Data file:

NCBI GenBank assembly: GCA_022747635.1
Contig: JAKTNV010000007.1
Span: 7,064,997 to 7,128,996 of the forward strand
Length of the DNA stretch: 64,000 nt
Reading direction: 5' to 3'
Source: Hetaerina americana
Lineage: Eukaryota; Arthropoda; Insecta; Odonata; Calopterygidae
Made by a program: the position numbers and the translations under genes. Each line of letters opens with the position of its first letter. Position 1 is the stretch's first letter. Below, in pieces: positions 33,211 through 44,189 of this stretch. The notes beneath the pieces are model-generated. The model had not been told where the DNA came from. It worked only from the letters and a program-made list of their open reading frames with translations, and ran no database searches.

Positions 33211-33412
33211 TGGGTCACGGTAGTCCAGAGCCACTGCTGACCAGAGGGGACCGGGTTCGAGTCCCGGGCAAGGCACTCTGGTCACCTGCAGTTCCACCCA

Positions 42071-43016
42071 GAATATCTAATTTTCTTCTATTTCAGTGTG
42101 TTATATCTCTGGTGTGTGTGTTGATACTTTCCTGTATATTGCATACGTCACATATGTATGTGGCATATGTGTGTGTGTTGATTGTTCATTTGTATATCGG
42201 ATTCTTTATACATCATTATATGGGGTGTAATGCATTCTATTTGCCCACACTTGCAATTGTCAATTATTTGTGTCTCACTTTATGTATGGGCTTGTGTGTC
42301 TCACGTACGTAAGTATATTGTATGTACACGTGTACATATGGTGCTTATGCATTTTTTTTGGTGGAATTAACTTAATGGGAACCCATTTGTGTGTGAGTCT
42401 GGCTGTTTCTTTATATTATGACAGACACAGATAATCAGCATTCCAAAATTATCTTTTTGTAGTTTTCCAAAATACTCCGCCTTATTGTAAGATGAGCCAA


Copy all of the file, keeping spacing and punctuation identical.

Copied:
NCBI GenBank assembly: GCA_022747635.1
Contig: JAKTNV010000007.1
Span: 7,064,997 to 7,128,996 of the forward strand
Length of the DNA stretch: 64,000 nt
Reading direction: 5' to 3'
Source: Hetaerina americana
Lineage: Eukaryota; Arthropoda; Insecta; Odonata; Calopterygidae
Made by a program: the position numbers and the translations under genes. Each line of letters opens with the position of its first letter. Position 1 is the stretch's first letter. Below, in pieces: positions 33,211 through 44,189 of this stretch. The notes beneath the pieces are model-generated. The model had not been told where the DNA came from. It worked only from the letters and a program-made list of their open reading frames with translations, and ran no database searches.

Positions 33211-33412
33211 TGGGTCACGGTAGTCCAGAGCCACTGCTGACCAGAGGGGACCGGGTTCGAGTCCCGGGCAAGGCACTCTGGTCACCTGCAGTTCCACCCA

Positions 42071-43016
42071 GAATATCTAATTTTCTTCTATTTCAGTGTG
42101 TTATATCTCTGGTGTGTGTGTTGATACTTTCCTGTATATTGCATACGTCACATATGTATGTGGCATATGTGTGTGTGTTGATTGTTCATTTGTATATCGG
42201 ATTCTTTATACATCATTATATGGGGTGTAATGCATTCTATTTGCCCACACTTGCAATTGTCAATTATTTGTGTCTCACTTTATGTATGGGCTTGTGTGTC
42301 TCACGTACGTAAGTATATTGTATGTACACGTGTACATATGGTGCTTATGCATTTTTTTTGGTGGAATTAACTTAATGGGAACCCATTTGTGTGTGAGTCT
42401 GGCTGTTTCTTTATATTATGACAGACACAGATAATCAGCATTCCAAAATTATCTTTTTGTAGTTTTCCAAAATACTCCGCCTTATTGTAAGATGAGCCAA